The U.S. Department of Veterans Affairs paid out $940,000 in cases related to the deaths of eight patients at the Dayton VA Medical Center, which came under scrutiny last year after allegations that a dentist at a clinic had used improper hygiene for years, according to public records obtained by a newspaper.
Records requested by the Dayton Daily News reveal the center in southwestern Ohio has faced 72 medical malpractice claims since 2007, including those related to eight deaths between 2005 and 2008. There are pending claims over two deaths in 2009 and 2010.
The hospital noted that the six dozen claims represent a tiny fraction of the 3 million instances of patient care logged during the same years.
“However small, one is too many,” the Dayton VA said in a statement. “We take all tort claims seriously.”
Twenty-two of the 72 claims involved the dental clinic, and most of those appeared to be linked to the infection control scandal that came to light last year, the newspaper said. Sixteen pending claims linked to the clinic seek a total of nearly $6.7 million.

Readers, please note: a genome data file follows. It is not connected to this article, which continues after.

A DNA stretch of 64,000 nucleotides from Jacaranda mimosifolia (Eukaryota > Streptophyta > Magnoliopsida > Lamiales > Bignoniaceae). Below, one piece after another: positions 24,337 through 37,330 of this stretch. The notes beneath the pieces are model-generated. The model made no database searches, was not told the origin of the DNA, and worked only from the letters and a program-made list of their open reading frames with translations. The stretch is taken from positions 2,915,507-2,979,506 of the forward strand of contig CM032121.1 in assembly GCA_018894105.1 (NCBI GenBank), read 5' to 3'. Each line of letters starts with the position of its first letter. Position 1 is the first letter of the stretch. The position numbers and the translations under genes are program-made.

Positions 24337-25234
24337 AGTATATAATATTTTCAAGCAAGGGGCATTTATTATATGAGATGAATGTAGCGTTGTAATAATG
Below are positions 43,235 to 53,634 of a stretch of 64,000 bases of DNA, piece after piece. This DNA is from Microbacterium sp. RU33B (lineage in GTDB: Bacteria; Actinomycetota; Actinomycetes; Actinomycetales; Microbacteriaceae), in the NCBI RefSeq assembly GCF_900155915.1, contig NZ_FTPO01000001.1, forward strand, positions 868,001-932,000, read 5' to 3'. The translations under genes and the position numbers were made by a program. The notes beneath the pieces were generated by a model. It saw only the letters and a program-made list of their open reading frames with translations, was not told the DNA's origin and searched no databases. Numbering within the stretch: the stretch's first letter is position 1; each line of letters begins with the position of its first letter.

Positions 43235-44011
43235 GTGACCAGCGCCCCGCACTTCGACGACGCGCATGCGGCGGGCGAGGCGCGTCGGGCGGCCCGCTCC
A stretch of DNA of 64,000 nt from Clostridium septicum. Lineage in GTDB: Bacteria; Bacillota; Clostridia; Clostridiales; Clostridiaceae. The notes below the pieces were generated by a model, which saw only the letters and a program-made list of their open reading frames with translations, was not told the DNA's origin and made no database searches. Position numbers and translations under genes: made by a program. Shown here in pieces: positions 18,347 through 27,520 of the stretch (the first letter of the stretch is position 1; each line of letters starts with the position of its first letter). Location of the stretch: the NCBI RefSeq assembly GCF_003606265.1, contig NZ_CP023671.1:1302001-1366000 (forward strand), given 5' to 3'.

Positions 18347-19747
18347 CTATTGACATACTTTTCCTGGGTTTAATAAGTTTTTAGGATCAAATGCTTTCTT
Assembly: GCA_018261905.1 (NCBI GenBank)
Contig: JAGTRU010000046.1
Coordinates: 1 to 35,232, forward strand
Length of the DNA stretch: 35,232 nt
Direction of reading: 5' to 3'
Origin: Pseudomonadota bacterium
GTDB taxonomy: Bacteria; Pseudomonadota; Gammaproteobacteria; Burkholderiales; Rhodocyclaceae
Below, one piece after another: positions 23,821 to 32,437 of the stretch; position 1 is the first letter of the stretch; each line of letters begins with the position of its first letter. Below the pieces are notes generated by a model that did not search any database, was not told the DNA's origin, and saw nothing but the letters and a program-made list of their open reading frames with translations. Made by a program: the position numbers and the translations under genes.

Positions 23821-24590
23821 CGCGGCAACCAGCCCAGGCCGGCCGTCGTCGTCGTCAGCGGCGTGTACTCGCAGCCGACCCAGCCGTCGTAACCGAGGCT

Among the amounts already paid, the largest was $275,000 settling a federal lawsuit after the medical center was accused of not promptly diagnosing and treating an infection for a hip surgery patient that died in 2006. The other payments resulted from a VA process for resolving such malpractice tort claims.
The family of 68-year-old Clarice “Chuck” Pennington, who died of an internal hemorrhage after a liver biopsy in 2007, was paid $150,000. His wife, Virginia “Jenny” Pennington, said she learned nurses didn’t regularly check his vital signs in the hours before he died.
“If they would have checked on him like they should have … they would have known these things were happening,” she said.
The death of a patient who was assaulted by a resident in 2008 led to an award of $130,000, and $125,000 was paid out after the death of a patient who received an incorrect dosage of chemotherapy medication.
A report by the Government Accountability Office indicates the malpractice cases came amid an increase nationally in the number of federal tort claims filed against the VA in recent years, the newspaper said. That number rose from 1,251 in 2005 to 1,670 in 2010, when the total payouts from administrative resolutions and litigation totaled $79 million for the fiscal year.
The VA said it’s committed to transparency in caring for veterans and discloses potential adverse results so that veterans can file for damages.
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